To our health

Tonight Dr. Bill Roper, CEO of UNC Health Care System, and Brad Wilson, CEO of Blue Cross Blue Shield North Carolina, will unveil plans for a new clinic that they expect will provide better patient care and reduce health-care costs. They’ll give their presentation at 6 p.m. in Town Council Chambers at Town Hall. No charge, of course. The talk also will be aired live on Channel 18 and via video streaming on the town’s website, for those of us who are couch or desk potatoes.

The planned clinic, Carolina Advanced Health, targets adults with chronic medical conditions. The idea is that all facets of a patient’s care will be in one building, making it easier for doctors to share information with one another about patients. The body’s systems work collaboratively; why can’t the system of practitioners?

A common scenario, one that many of us may deal with in coming years: To reduce stress on your heart, your cardiologist prescribes a diuretic; it prevents excess fluid from building up that the heart has to work harder to move around. The diuretic stresses your kidneys, because now they don’t have enough fluid to flush the toxins from your system. You end up with a kidney infection and to be rehydrated in the hospital in case rehydration throws you into congestive heart failure. Maybe if your cardiologist and renal specialist could communicate more conveniently, you could avoid the hospital stay.

What worries me more is that Chapel Hill has no place for the working class and poor new to Chapel Hill to receive non-emergency medical care. Granted, you could make the argument that no working class or poor people can afford to move to Chapel Hill, so this is a non-issue. But what about the people who are here and become poor, such as those of us who have recently cleaned out our bank accounts to pay property taxes or who have been the victim of job creators laying workers off to keep shareholders happy?

I grew up in a town that has a free health clinic, and I took it for granted. Last fall, when I looked around Chapel Hill and Carrboro to find a home for my mom’s rehabilitative equipment, no health care service had use for them. If you are poor and need a walker, Medicare or Medicaid will pay for a new one. If you can’t get on Medicare or Medicaid, you’re out of luck.

In Chapel Hill, our taxes take care of the vibrant and the wealthy: We have free buses and free art, and those who can afford hands-free cell phones or can be legally married will be exempt from a proposed law banning driving and phoning. I hope the CH2020 visioning process has a more inclusive view.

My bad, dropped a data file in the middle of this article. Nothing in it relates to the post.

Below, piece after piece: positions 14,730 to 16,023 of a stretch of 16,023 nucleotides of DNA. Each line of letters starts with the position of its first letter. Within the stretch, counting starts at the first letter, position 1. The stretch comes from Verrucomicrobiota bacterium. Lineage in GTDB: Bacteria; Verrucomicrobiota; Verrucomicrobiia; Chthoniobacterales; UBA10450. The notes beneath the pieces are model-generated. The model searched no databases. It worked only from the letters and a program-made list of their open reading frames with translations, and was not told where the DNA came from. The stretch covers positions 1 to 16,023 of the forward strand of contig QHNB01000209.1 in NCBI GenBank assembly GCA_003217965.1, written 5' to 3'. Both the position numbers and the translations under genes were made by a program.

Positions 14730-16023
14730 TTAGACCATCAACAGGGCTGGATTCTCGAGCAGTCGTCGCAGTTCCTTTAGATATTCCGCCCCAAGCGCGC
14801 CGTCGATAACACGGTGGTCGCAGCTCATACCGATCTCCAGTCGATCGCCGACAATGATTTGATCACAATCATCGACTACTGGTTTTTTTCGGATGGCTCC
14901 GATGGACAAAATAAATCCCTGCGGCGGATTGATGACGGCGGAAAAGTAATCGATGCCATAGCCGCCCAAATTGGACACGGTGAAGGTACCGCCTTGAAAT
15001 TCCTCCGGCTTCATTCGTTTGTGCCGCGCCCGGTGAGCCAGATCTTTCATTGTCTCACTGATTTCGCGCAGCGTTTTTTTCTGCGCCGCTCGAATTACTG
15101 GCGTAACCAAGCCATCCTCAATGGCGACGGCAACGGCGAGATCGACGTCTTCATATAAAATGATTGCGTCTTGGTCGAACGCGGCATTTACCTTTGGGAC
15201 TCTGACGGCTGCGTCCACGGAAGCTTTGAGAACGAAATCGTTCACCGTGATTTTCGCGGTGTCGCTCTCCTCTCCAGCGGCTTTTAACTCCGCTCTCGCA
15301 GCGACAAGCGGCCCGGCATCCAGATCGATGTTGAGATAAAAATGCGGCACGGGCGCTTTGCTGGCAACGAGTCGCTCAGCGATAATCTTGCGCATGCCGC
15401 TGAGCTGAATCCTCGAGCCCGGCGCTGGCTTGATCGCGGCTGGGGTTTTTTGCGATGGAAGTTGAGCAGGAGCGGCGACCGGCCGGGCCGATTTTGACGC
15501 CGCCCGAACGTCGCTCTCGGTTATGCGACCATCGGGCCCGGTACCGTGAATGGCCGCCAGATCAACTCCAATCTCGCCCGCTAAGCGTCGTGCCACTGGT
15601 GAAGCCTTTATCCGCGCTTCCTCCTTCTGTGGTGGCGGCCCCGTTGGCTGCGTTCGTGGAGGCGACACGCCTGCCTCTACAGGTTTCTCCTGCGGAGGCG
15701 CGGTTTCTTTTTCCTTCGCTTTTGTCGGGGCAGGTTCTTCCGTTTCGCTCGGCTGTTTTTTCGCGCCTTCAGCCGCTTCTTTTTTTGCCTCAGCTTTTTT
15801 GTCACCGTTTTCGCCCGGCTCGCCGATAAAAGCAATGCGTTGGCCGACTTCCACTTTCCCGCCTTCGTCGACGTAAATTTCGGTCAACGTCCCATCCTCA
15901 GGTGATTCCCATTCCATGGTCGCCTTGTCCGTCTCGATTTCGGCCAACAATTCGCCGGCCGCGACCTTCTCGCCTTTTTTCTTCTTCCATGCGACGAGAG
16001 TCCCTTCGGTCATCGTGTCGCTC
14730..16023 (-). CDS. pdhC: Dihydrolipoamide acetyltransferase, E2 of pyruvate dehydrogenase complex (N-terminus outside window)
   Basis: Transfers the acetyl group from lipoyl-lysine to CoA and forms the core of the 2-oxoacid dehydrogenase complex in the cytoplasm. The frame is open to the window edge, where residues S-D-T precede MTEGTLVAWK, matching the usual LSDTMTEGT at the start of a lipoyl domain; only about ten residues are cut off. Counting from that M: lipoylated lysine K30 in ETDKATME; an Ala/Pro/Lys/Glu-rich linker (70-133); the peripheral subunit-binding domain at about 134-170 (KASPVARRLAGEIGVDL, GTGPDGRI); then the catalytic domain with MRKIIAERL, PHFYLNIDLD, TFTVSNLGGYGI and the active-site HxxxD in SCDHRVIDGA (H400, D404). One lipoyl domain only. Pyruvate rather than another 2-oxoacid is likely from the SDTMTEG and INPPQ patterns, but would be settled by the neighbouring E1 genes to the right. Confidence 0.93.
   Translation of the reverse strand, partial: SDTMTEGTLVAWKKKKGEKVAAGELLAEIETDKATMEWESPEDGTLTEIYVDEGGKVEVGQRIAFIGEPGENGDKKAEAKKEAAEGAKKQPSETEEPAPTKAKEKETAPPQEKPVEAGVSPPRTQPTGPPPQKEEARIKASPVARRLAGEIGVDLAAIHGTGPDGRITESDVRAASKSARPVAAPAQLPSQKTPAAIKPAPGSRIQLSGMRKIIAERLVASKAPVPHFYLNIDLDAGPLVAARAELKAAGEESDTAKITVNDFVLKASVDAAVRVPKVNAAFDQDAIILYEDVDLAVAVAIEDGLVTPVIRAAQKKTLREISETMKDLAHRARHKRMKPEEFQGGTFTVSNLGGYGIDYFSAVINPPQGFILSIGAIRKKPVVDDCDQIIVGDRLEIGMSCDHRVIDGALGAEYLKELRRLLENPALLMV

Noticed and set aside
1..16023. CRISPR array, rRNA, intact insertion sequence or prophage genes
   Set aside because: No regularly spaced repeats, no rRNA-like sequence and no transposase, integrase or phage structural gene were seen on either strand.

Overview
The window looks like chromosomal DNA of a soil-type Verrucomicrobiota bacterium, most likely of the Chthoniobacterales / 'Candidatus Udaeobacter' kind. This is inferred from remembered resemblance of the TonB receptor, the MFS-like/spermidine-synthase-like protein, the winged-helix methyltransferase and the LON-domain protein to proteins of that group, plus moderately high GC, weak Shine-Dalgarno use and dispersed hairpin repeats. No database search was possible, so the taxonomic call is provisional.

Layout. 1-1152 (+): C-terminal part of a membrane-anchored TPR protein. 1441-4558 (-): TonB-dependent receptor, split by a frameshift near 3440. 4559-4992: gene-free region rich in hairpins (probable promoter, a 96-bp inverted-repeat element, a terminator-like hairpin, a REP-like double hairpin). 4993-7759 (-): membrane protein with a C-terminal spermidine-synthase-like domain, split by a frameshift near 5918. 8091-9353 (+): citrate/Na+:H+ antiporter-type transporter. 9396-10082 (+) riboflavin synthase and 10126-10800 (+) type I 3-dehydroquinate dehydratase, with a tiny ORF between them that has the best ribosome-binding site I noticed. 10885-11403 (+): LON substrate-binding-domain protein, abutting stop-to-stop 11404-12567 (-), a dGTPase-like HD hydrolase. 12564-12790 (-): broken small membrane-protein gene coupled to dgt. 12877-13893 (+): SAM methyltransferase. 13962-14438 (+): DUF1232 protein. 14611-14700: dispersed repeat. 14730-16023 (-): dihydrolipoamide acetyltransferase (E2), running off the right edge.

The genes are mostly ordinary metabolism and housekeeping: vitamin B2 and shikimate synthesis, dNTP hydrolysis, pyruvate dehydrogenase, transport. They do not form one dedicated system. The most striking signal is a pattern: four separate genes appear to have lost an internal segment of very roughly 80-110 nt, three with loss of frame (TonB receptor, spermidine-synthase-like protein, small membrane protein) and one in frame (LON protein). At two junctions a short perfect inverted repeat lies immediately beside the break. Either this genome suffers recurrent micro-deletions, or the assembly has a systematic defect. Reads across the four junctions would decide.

— Nancy Oates

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  1. Fred Black

     /  January 5, 2012

    You write, “In Chapel Hill, our taxes take care of the vibrant and the wealthy.” Nancy, it might be worth the time to examine where our tax dollars actually go: Police and fire services, $29.99/$100; Park and Rec services, $9.30/$100; Library services, $3.40/$100; General government services, $14/$100; Transit services, $8.39/$100; Environment and development services, $20/$100; and Debt service, $15.20/$100. So are you saying that these expenditures are only taking care of the “vibrant and the wealthy?”

  2. Nancy Oates

     /  January 5, 2012

    Bottom line is that despite our fine medical facilities, you have to have plenty of money if you’re going to avail yourself of them for anything other than emergency visits. The town is moving in the right direction with its proactive prevention program and on-site nurse or P.A. for employees. I wish we had a similar place in town for low-income people to learn about healthy habits or see a nurse about a sinus infection.

    It seems we rely only on state and federal money for social services. I don’t know how much of our taxes goes to making life better for the working poor. I hope it’s a respectable amount. It just doesn’t get the publicity that some of the problems of the wealthy do.

  3. Fred Black

     /  January 5, 2012

    Thanks for the clarification. This would have been a better statement to make than your original one, especially since it is just not accurate.

  4. DOM

     /  January 5, 2012

    “In Chapel Hill, our taxes take care of the vibrant and the wealthy: We have free buses and free art…”

    And don’t forget, we almost had free lifetime health insurance for every council member, past, present and future.

  5. Laurin

     /  January 5, 2012